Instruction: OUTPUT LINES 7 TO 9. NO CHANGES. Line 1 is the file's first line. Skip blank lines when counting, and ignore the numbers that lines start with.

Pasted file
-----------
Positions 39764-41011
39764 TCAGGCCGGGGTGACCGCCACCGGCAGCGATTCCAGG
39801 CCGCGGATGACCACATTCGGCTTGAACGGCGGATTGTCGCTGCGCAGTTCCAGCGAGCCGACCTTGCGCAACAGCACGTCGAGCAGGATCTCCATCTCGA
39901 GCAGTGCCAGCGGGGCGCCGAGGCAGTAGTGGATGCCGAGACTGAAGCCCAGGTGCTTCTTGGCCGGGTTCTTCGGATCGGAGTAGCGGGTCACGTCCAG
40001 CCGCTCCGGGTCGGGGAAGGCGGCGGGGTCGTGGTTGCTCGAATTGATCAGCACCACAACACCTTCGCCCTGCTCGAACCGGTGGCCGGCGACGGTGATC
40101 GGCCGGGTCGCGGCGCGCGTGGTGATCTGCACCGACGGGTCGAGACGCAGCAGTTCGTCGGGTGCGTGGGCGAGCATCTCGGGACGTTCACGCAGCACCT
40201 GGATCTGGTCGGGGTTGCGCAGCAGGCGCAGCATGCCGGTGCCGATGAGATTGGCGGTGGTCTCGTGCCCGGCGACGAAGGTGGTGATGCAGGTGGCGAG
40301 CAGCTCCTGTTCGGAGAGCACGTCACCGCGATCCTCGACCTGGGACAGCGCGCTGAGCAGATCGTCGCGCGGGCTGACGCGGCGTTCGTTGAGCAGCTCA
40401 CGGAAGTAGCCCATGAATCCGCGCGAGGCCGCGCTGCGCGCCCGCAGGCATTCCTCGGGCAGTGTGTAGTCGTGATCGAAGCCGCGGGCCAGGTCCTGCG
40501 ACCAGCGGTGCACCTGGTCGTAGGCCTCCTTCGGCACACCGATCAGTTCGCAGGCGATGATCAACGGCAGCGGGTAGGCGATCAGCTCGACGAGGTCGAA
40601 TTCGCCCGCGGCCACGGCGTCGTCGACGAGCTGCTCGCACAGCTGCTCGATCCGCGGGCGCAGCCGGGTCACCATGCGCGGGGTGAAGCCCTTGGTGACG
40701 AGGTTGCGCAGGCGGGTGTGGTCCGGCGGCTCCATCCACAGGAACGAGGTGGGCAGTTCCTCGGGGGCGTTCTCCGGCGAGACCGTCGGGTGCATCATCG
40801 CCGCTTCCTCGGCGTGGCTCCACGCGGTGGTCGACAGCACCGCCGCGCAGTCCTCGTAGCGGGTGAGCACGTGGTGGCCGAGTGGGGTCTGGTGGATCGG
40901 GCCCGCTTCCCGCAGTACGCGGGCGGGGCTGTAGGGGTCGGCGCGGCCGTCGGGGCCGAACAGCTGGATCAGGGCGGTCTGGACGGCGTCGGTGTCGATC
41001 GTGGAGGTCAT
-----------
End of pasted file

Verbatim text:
40201 GGATCTGGTCGGGGTTGCGCAGCAGGCGCAGCATGCCGGTGCCGATGAGATTGGCGGTGGTCTCGTGCCCGGCGACGAAGGTGGTGATGCAGGTGGCGAG
40301 CAGCTCCTGTTCGGAGAGCACGTCACCGCGATCCTCGACCTGGGACAGCGCGCTGAGCAGATCGTCGCGCGGGCTGACGCGGCGTTCGTTGAGCAGCTCA
40401 CGGAAGTAGCCCATGAATCCGCGCGAGGCCGCGCTGCGCGCCCGCAGGCATTCCTCGGGCAGTGTGTAGTCGTGATCGAAGCCGCGGGCCAGGTCCTGCG